Pampanga, Philippines – San Pedro Cutud, a barangay (barrio) in San Fernando, Pampanga is once again abuzz with locals and foreign tourists, all there to await the re-enactment of the crucifixion of Christ. The event, held annually during Holy Week, continue to draw a large crowd, year in year out.

The Philippines is one of the very few countries where the full Holy Week is observed with penance and fasting. Filipinos, particularly the older generation still cling to age-old traditions, still doing vows and sacrifices, which for them is their way of asking God for forgiveness or to give Him thanks.

Annual re-enactment

800px-Trio_on_crossesIn Pampanga, Bulacan and other parts of the country, there are devotees that observe their annual penitence, for their own personal reasons. The major crowd drawer in Pampanga, particularly in San Pedro Cutud, is the Good Friday event, which is the culmination of the week-long celebration where devotees flagellate themselves, walking the streets without a shirt on their backs, their faces covered with cloth, their head tied either with rope, while others usually wore a crown of thorns. They hold a rope that has 24 small pieces of bamboo strips called “burilyos” tied to one end. They then use this to beat their backs. Others carry wooden crosses for a long distance. By three in the afternoon, the participants will then stage their final event, the actual re-enactment of the crucifixion. The arrest of “Christ” is done at 12 noon.

A personal vow

Ruben Enaje, a local signboard maker in San Pedro Cutud, was about to retire from his “panata” or vow in 2011. He said that he needs to look for someone to replace him as Christ, someone who is sincere and possesses good character. But he has not found his successor, so this year, it will be the 28th time that he will be nailed to the cross. This is a tradition in San Pedro Cutud that was started 54 years ago by a wandering faith healer, Artemio Anoza.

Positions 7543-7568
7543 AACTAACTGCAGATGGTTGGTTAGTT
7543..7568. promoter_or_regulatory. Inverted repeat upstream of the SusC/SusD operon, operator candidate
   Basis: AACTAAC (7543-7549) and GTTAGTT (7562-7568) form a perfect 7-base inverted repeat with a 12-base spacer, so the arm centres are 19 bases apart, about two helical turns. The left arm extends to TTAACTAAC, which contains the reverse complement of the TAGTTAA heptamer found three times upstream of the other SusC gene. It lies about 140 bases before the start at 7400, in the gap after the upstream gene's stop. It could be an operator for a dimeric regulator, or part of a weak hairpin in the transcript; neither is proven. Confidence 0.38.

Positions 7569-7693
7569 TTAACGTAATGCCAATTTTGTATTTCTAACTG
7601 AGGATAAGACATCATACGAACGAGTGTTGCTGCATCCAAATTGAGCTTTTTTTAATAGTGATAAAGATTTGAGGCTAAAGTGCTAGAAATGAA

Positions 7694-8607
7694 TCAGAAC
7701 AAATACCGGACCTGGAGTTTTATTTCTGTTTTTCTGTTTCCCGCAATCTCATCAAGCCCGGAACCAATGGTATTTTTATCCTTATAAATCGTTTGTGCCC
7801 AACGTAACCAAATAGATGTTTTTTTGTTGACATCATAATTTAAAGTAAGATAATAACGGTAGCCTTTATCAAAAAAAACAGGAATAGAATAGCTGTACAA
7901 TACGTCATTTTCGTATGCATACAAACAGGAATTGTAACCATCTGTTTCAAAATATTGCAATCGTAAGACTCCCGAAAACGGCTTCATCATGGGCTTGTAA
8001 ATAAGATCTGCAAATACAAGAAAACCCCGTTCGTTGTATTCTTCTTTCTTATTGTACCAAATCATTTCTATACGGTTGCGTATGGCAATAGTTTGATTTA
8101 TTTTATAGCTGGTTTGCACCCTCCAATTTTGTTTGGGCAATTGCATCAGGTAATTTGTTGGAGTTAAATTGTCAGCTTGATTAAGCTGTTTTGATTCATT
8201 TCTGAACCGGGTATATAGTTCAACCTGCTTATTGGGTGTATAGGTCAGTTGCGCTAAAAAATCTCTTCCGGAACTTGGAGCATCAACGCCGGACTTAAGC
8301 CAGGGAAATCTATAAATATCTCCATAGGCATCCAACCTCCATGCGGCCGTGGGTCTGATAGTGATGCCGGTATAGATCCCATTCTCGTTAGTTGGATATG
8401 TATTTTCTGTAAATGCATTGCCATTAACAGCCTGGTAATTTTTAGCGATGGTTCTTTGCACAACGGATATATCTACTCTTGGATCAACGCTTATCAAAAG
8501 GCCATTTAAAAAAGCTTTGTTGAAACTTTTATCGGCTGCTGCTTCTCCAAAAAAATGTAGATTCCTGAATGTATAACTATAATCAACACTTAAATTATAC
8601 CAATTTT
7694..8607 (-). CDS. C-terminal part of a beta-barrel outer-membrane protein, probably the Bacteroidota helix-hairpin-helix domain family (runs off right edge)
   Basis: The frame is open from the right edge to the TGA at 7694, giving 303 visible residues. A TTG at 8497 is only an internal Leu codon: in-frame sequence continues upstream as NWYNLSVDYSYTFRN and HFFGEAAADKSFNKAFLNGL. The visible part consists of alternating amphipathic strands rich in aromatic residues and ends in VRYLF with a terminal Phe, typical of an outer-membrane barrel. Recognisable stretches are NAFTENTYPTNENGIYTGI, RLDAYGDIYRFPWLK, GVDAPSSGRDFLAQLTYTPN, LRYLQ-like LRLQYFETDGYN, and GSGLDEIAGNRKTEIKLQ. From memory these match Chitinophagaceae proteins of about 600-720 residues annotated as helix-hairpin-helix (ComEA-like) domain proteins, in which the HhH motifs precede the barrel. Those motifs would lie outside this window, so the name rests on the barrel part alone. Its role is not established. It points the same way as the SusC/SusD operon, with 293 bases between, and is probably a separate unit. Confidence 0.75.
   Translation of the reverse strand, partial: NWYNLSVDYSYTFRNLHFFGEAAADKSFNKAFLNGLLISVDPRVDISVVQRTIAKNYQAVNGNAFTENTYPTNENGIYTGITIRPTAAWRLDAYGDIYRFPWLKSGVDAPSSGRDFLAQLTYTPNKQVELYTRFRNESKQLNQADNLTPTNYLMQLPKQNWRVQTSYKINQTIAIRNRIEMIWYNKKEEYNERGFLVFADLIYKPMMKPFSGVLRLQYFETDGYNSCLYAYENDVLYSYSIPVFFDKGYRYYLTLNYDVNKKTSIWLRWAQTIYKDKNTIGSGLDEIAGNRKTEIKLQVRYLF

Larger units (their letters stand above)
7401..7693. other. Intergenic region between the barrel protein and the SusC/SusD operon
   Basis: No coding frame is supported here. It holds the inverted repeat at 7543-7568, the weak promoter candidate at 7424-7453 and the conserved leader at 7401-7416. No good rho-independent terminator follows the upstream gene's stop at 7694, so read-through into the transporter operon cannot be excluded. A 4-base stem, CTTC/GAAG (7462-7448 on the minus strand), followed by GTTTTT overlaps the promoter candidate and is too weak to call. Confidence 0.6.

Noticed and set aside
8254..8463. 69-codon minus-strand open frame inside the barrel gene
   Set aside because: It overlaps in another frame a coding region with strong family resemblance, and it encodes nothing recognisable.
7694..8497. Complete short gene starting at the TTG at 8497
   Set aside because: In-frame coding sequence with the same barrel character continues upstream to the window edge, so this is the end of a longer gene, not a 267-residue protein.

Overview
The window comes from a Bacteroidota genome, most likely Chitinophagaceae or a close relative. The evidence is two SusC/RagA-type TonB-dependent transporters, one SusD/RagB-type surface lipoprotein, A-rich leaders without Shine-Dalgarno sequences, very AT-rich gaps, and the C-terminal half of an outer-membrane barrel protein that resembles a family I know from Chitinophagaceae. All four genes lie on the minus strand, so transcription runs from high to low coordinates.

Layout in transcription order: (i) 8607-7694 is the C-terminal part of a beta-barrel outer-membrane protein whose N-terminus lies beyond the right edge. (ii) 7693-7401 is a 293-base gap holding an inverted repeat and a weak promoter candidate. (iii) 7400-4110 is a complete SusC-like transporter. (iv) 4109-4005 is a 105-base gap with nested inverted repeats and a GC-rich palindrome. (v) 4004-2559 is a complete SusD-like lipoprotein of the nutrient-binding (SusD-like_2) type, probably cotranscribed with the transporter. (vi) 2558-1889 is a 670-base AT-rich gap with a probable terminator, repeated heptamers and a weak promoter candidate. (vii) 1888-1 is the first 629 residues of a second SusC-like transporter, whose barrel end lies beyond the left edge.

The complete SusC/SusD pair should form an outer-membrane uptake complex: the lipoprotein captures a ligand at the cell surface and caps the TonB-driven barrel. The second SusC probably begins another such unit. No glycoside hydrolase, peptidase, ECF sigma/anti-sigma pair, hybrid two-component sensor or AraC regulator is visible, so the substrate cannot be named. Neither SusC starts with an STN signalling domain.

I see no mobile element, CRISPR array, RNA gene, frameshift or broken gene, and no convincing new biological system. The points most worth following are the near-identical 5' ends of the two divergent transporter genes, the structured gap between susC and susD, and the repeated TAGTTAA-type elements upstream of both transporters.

By taking the role of Jesus Christ, Enaje, who is already 53 years old, likewise continues the tradition of the staging of the Way of the Cross or the Via Cruciz, a street play of Ricardo Navarro, which he started in 1954.

Expression of faith

Enaje said that what he is doing is his expression of faith and he will continue to do so to thank God, request for more blessings, especially for the good health of his family. He

said his annual “panata” had cured his wife and daughter. He is still healthy and able to work, and his family had not missed a single meal.

Still painful

Juanita, Enaje’s wife is always fearful. She soaks the stainless steel nails that will be used to nail her husband to the cross in alcohol for one whole year. Enaje himself says that the spots where the nails are driven on his palms and feet are always painful and bloody, although he feels more pain when the nails are removed. It takes more than a month for his wounds to heal.

Enaje is usually tied to the cross initially and raised for 10 minutes, while he recites The Lord’s Prayer and prays for people, including politicians. The cross is brought down and that is when he will be nailed to the cross and raised for another five minutes.

The practice is not condoned by the Catholic Church, however, it is very difficult to erase this tradition from the mindset of these religious folks, whose faith is more strongly professed during the observance of Holy Week.